Running (as in distance mode) is something I've been using to cut the fat down and I'm now at the crossroads of continuing and losing more body fat or stop now and return to resistance training as the primary mode.
Here's my understanding:
Running primarily uses slow twitch muscle fibre and resistance training primarily uses fast twitch muscle fibres. It is true that both types of muscle fibres are used in all exercise and movement to some degree, but generally speaking, when you run, you're using more of the slow types because the muscle contraction over a lengthy period requires oxygen, and slow twitch fibres are the ones that use oxygen to release energy within the muscle.
Basically it all comes down to specificity - what you do you become and what you use more often, you develop more of... lol.. so if you run far more than resistance train, you'll get far more type 1 (slow twitch) fibres.
A lot of what you 'get' in way of dominance of fast and slow muscle fibre types (yes...you have both) is determined genetically, and in the early years of life - according to the experts.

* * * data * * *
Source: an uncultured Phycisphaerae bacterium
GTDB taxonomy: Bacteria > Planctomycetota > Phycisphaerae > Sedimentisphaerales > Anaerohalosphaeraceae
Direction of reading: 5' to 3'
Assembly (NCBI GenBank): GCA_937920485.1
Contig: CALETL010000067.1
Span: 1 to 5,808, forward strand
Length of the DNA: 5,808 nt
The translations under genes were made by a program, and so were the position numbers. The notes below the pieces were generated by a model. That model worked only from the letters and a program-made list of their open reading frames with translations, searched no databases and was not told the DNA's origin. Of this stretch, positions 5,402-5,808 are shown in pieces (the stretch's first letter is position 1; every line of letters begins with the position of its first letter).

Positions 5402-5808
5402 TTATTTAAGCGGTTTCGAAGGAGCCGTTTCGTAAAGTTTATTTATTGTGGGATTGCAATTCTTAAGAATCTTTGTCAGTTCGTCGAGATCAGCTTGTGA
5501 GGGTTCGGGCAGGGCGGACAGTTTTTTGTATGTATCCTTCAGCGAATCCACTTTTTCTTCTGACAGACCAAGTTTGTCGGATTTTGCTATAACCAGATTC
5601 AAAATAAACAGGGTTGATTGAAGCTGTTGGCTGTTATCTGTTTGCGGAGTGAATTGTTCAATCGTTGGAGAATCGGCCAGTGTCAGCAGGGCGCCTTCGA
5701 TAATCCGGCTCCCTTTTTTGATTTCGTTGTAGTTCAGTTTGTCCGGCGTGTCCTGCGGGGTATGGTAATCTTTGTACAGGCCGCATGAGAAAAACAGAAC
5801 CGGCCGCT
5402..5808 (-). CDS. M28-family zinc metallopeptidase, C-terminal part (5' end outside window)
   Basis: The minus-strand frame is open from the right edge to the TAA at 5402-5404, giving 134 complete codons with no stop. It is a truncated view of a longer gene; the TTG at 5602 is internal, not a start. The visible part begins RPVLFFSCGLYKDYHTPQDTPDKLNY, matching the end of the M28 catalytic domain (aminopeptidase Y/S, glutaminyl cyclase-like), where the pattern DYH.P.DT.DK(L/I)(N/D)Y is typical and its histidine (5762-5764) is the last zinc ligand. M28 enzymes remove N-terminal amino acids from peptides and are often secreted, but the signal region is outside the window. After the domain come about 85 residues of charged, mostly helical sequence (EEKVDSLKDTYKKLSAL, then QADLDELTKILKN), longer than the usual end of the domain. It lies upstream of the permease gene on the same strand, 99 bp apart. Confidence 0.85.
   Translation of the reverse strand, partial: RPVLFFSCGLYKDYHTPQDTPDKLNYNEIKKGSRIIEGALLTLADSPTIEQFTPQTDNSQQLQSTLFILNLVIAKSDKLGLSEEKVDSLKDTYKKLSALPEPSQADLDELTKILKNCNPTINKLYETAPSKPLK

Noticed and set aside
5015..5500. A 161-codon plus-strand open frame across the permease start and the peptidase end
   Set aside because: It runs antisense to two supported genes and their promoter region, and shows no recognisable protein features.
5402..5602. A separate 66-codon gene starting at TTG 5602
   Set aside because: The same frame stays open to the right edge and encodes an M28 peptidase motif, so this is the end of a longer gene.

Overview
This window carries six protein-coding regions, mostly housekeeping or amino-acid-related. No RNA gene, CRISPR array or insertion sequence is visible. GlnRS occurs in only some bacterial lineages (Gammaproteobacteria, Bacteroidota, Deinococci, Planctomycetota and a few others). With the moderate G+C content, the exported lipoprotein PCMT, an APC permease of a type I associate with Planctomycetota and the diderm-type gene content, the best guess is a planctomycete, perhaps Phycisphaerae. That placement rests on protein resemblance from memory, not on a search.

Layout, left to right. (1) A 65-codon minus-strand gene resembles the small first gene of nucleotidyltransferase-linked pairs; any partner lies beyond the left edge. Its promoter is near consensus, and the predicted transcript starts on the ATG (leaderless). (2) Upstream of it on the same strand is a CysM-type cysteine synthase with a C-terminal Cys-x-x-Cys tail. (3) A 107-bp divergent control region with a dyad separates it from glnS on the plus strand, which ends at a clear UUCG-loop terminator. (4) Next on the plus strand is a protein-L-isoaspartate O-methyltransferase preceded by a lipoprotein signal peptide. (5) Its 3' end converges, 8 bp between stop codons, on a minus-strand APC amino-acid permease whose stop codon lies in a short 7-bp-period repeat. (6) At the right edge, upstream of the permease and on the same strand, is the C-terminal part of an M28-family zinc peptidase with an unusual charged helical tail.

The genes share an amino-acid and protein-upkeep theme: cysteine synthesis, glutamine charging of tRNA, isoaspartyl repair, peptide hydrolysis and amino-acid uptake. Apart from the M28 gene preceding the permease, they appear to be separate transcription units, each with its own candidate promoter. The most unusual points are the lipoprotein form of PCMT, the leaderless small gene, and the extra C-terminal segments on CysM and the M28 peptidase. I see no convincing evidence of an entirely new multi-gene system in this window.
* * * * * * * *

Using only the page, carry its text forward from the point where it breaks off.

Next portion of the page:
So To get back to your question, I think you'll find that yes, it is possible to continue to gain, yet it is difficult if you're doing more running than resistance training. My guess would be a 30:70 ratio to guarantee gains. (running:resistance).
It's worthwhile noting though, all training needs to recruit both types of fibres - even more so when it comes to running. To be an effective runner you need leg speed (power) training, lactic acid tolerance training, and neuromuscular training.
All in all, you'll only know what suites you when you get out there and give it a go. You'll soon know to taper back the running if you're just not gaining.